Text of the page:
A brief but comprehensive survey both of the crisis-beset book-publishing industry and of strategies for authors and publishers to get books on the market.
A rule, or so we wish, of how-to books on writing should be this: If the author has not written a prior book other than that how-to book, then it’s not to be taken seriously. So it is with publishing. The market is crowded with how-to-get-your-book-published books written by people with no discernible credentials, which is emphatically not the case with marketing guru Kampmann (late of Viking, St Martin’s, Simon & Schuster, etc.) and writer/editor/publishing insider Atwell. Their approach assumes no prior experience, for there is a fine line between professionalism and cluelessness, and it judiciously divides the landscape of publishing into the traditional and the new—and largely unexplored. They counsel that a new author might wish the shelter of a major New York trade house, with the proviso that “the biggest downside of being published by traditional publishers is that a title can easily get lost in the pack, creating the probability of very disappointing results.” True enough, as every midlist author knows. On the self-publishing front, the authors wisely advise that no book should go out the door without having been professionally edited, and they add plenty of other useful bits to the mix. A highlight, for instance, is the marketing timetable, which will be of tremendous help even to authors working with the majors and wanting to be sure things are happening when they should. The “success stories” that close the book are of a lily-gilding variety, however, and one wishes that the space had been given over to more of Kampmann and Atwell themselves.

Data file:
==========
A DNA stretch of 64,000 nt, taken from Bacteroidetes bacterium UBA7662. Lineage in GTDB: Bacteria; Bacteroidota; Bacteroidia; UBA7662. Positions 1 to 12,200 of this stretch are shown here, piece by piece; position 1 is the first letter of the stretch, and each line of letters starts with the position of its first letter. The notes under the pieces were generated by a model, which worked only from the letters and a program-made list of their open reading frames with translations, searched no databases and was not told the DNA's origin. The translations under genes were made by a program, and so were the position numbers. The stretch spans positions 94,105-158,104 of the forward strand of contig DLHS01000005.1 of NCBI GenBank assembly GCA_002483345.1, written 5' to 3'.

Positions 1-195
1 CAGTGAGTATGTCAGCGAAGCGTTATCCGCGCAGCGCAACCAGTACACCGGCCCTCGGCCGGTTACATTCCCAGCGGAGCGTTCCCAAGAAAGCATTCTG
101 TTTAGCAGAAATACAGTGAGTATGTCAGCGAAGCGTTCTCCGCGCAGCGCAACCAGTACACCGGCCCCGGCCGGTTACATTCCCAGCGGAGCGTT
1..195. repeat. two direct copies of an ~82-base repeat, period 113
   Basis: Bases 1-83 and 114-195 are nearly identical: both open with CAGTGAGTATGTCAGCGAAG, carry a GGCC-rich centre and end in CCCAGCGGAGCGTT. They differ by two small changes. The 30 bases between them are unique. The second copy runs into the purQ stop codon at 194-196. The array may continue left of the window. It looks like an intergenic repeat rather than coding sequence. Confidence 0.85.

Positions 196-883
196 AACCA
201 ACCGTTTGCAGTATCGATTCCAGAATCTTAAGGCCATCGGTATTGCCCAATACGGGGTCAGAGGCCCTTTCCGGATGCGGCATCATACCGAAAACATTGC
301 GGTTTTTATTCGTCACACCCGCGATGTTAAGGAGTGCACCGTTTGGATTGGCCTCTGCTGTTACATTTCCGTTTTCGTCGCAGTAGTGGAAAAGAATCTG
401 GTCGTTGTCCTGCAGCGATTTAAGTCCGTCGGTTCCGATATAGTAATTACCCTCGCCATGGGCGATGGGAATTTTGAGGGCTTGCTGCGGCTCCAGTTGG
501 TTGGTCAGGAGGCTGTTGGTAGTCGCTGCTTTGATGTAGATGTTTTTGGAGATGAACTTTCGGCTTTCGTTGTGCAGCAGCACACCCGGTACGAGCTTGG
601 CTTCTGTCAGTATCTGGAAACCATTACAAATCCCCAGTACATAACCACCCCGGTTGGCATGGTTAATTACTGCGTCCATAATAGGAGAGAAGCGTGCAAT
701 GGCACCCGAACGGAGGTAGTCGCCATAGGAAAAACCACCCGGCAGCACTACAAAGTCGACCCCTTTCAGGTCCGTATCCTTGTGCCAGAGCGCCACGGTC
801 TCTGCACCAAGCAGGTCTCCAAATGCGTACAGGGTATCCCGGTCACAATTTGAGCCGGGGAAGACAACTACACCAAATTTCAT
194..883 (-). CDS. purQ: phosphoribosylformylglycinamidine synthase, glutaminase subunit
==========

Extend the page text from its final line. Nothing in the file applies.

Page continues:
A how-to book that belongs on many shelves.